Nandadevi, Nandādevī, Nanda-devi: 2 definitions
Nandadevi means something in Buddhism, Pali, the history of ancient India. If you want to know the exact meaning, history, etymology or English translation of this term then check out the descriptions on this page. Add your comment or reference to a book if you want to contribute to this summary article.
Theravada (major branch of Buddhism)Source: Pali Kanon: Pali Proper Names
Chief queen of Culani Brahmadatta, king of Pancala. She is identified with Yasassika. J.vi.434ff., 478; for details see Mahaummagga Jitaka.
Theravāda is a major branch of Buddhism having the the Pali canon (tipitaka) as their canonical literature, which includes the vinaya-pitaka (monastic rules), the sutta-pitaka (Buddhist sermons) and the abhidhamma-pitaka (philosophy and psychology).
India history and geogprahySource: What is India: Epigraphia Indica volume XXXI (1955-56)
Nandādevī (नन्दादेवी) is the name of a mountain peak and temple, and possible corresponds to the Goddess Nandābhagavatī, as mentioned in the “Plate of Lalitaśūradeva” (853-854 A.D.). King Nimbara is said to have been devoted to the god Dhūrjaṭi (Śiva) and the goddess Nandābhagavatī, i.e. Durgā, after whom one of the principal peaks in the Kumaun Division is called Nandādevī. There is a river called Nandākinī rising in the glaciers on the Western slope of the Triśūl in Pargana Bhahān, lat. 30˚ 16ʹ 10ʺ N., long .70˚ 46ʹ 5ʺ E. High up the source of this river there is the temple of Nandādevī, which is situated near Tantarakharak above the village of Satol in the Garhwal District. This may have been the goddess referred to [as Nandābhagavatī].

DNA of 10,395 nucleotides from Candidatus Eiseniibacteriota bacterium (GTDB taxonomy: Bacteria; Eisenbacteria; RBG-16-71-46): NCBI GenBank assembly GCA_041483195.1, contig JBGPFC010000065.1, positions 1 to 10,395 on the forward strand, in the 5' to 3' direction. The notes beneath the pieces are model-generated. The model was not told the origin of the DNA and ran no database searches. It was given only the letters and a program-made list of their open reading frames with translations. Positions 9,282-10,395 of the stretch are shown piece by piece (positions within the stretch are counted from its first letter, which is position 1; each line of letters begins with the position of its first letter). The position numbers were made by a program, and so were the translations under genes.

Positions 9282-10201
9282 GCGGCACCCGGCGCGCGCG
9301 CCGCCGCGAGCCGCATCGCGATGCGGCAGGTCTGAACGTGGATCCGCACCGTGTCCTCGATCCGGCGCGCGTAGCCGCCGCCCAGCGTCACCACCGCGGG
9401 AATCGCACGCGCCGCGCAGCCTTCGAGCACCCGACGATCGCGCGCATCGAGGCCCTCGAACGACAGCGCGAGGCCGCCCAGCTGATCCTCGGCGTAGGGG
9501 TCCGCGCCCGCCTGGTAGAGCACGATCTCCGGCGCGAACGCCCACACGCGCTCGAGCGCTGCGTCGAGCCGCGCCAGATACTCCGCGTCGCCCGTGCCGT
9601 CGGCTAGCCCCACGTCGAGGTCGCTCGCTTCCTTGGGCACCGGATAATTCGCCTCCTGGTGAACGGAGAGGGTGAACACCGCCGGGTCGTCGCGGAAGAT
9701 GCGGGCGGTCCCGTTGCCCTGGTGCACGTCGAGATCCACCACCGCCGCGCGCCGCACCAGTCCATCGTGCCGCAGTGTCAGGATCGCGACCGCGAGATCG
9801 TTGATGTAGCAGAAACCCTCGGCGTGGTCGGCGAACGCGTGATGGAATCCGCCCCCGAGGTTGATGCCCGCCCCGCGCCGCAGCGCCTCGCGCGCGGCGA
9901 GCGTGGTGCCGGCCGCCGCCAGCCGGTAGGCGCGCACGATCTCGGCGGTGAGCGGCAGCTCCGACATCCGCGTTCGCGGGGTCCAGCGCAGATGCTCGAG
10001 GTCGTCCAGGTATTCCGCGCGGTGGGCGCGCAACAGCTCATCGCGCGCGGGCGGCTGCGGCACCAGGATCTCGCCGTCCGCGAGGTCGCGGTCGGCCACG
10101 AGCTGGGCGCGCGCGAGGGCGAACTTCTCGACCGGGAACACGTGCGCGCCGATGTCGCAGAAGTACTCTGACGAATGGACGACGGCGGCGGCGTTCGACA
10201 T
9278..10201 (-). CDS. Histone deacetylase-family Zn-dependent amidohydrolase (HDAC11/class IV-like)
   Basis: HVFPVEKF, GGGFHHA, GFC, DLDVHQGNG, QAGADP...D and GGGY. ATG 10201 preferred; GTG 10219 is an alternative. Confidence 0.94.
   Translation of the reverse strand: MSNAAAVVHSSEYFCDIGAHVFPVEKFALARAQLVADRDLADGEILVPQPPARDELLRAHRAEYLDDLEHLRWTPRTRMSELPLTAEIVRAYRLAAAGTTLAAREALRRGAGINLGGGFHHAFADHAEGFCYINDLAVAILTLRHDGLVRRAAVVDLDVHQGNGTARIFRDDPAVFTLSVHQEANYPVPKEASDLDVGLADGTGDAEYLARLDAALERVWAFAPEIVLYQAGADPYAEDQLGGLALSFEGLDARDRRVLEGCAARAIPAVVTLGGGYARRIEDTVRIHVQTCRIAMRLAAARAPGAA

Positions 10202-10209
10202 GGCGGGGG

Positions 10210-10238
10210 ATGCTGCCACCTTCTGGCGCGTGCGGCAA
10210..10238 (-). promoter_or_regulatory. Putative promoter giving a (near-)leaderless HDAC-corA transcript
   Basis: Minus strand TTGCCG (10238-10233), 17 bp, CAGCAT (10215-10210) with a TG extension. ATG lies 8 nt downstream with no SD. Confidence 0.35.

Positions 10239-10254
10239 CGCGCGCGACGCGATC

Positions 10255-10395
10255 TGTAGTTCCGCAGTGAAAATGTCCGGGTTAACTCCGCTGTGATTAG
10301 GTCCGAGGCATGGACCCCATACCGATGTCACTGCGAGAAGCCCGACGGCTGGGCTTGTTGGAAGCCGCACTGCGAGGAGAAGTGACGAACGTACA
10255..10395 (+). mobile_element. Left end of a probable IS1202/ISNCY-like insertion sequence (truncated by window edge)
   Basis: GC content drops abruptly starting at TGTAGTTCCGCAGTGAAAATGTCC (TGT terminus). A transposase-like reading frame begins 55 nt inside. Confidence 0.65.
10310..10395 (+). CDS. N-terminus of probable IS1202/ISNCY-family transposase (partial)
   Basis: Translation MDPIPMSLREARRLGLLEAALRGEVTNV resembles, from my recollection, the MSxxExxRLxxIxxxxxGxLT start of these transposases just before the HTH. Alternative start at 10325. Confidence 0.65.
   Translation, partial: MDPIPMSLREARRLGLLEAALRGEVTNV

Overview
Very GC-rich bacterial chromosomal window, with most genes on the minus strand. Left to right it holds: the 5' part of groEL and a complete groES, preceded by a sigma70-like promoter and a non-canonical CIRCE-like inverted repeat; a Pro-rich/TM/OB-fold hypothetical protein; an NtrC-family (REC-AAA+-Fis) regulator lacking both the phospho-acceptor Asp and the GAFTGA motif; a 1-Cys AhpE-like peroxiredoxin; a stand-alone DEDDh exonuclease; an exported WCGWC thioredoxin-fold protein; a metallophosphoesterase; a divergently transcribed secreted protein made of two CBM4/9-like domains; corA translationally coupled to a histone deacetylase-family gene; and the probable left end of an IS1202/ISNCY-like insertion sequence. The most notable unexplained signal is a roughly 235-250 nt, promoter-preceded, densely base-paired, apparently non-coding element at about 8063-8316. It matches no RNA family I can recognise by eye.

This inscribed copper plate (mentioning Nandādevī) is preserved in the temple of Yogabadarī (one of the Pañcabadarī) at Pāṇḍukeśvar (Pāṇḍukeśvara). The date is estimated 22nd December 853 A.D. and it records the grant of some land which was in the possession of a person named Denduvāka and was lying within the jurisdiction of the administrative unit called Thappalasāri forming a part of the viṣaya or district of Kārttikeyapura.
The history of India traces the identification of countries, villages, towns and other regions of India, as well as royal dynasties, rulers, tribes, local festivities and traditions and regional languages. Ancient India enjoyed religious freedom and encourages the path of Dharma, a concept common to Buddhism, Hinduism, and Jainism.
See also (Relevant definitions)
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